Custom Data Format: Evolving HTML and CSS language features

February 24, 2020 by Pine Wu, @octref

The web evolves and so do its languages. New entities continue to land in HTML and CSS specifications. Custom Elements and Houdini allow users to extend HTML and CSS semantics. Many developers today use programming languages that embed HTML and CSS. Although HTML and CSS see increasingly flexible usage, editor support for new features often lags behind.

To modernize the HTML and CSS language support in Visual Studio Code, we designed the Custom Data Format, a declarative JSON format for describing HTML and CSS entities. VS Code's HTML and CSS language servers can read data defined in this format and provide language support for the newly defined HTML and CSS entities.

In this blog post, we explain the data format and how users and extension authors can take advantage of it.

Using Custom Data Format

VS Code provides information about HTML/CSS entities in auto-completion and hovers information:

HTML and CSS Language Features

With the Custom Data Format, users can easily define new HTML/CSS entities and get auto-completions, hover information, and other language features.

To get started, end users can write a JSON file html.html-data.json:

{
  "version": 1.1,
  "tags": [
    {
      "name": "my-button",
      "description": "My button. You should use it as in `<my-button type='alert'></mybutton>`.",
      "references": [
        {
          "name": "Bootstrap buttons",
          "url": "https://getbootstrap.com/docs/4.0/components/buttons/"
        }
      ]
    }
  ]
}

Then define a html.customData value in your user or workspace settings pointing to that data file:

{
  "html.customData": ["./html.html-data.json"]
}

You then get language features for the defined entities:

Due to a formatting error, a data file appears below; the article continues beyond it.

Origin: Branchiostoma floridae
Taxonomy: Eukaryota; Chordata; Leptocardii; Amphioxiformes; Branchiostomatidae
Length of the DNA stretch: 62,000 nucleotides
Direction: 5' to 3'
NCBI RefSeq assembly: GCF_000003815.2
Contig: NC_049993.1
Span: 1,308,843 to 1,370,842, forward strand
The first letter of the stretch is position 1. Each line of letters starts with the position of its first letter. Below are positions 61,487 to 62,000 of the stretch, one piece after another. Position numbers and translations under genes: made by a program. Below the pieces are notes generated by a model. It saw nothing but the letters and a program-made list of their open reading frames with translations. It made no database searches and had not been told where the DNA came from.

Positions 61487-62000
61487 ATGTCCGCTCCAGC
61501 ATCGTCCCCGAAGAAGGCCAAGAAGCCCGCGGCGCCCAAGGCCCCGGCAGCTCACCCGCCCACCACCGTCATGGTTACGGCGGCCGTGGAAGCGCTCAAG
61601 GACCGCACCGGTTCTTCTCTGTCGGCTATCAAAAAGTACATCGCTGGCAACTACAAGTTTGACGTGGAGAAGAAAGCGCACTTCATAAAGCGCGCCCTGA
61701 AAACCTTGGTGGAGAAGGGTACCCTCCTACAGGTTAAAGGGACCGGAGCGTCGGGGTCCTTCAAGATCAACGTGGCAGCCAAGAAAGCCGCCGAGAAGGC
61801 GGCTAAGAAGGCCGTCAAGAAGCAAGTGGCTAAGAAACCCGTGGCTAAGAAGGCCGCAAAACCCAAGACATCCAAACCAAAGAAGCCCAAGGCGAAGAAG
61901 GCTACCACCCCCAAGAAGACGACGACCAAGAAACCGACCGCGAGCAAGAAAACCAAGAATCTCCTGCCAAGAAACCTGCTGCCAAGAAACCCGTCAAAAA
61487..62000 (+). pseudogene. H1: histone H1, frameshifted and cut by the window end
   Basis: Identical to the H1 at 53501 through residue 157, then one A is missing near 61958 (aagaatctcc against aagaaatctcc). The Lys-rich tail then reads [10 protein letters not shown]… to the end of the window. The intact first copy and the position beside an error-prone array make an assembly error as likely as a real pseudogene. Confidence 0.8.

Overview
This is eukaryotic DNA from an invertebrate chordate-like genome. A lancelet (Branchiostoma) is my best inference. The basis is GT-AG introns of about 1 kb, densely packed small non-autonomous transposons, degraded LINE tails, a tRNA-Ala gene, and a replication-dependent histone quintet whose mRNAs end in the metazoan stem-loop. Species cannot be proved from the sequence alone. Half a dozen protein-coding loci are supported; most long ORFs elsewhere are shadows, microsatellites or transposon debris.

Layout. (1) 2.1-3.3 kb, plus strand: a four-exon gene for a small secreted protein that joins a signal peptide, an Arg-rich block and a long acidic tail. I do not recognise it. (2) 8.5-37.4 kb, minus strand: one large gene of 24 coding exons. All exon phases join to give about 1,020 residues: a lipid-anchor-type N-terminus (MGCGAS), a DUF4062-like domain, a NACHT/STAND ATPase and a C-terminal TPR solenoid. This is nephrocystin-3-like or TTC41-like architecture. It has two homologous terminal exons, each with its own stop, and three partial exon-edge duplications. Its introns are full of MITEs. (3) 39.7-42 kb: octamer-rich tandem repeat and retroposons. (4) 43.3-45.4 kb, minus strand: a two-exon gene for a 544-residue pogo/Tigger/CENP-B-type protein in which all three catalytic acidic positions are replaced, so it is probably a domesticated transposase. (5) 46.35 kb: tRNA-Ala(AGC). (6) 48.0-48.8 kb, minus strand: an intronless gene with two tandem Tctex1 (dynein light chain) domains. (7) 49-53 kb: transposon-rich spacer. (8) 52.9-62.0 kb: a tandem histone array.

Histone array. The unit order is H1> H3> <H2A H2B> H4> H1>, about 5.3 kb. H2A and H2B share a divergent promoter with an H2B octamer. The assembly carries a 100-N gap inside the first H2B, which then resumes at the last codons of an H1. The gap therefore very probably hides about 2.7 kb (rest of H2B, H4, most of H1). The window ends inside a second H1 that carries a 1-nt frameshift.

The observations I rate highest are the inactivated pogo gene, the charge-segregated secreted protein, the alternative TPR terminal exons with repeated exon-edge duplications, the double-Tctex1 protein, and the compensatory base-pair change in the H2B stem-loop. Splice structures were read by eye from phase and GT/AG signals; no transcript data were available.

Custom Data helloworld

You can try this feature by opening the preconfigured Custom Data hello world sample with VS Code. You can edit the HTML/CSS custom data files in order to add, remove, or refine the definitions of custom entities and fine-tune the language features.

The html.customData and css.customData settings serve as a good starting point for using Custom Data. However, there are other ways to take advantage of Custom Data as well. In the following sections, we describe how extension authors can share curated sets of Custom Data or leverage Custom Data to build language support.

Sharing Custom Data through extensions

Today, many web frameworks are built on top of HTML. For example, the Mavo project extends HTML syntax with various mv- attributes. Custom Data makes it easy to support such web frameworks:

By downloading the Mavo extension, users get auto-completion and hover information for all Mavo attributes in HTML files:

Mavo demo

The extension's source code is at the vscode-mavo repository. We hope the project serves as a starting point for implementing web framework or language support in VS Code. You can find more information about the contributes.html.customData and contributes.css.customData Contribution Points at vscode-custom-data.

Using Custom Data for language servers

The vscode-html-languageservice and vscode-css-languageservice libraries allow extension authors to easily implement language servers for languages that extend or embed HTML and CSS. Recently, we added an API for loading custom data:

import { getLanguageService } from 'vscode-html-languageservice'

getLanguageService({
  customDataProviders: [...]
})

Our built-in HTML language server utilizes this API to load a curated set of Custom Data that we have collected from various sources:

  • W3C specifications of HTML, CSS, and WAI-ARIA
  • Mozilla Developer Network
  • Mozilla's mdn-data and mdn-browser-compat-data packages
  • Chrome's ranking of CSS properties usage

We have published this set of data to NPM. You can find the data on GitHub as well. Language server authors might use this dataset in combination with our HTML/CSS language services to implement support for their languages that extend or embed HTML/CSS, or they could use this data to implement support for languages that transpile to HTML/CSS, such as Pug or Stylus. Finally, we will continue to curate this dataset to provide up-to-date language support for HTML/CSS in VS Code.

Summary

The VS Code team is committed to providing a good editing experience for web languages. Through the Custom Data Format, we stay close to the latest HTML and CSS language features and offer a simple interface for users and extension authors to customize their HTML and CSS editing experience.

Simple interface

You can read more about the Custom Data Format in the vscode-custom-data repository, where you can open issues and feature requests.

Happy Coding!

Pine Wu, VS Code Team member @octref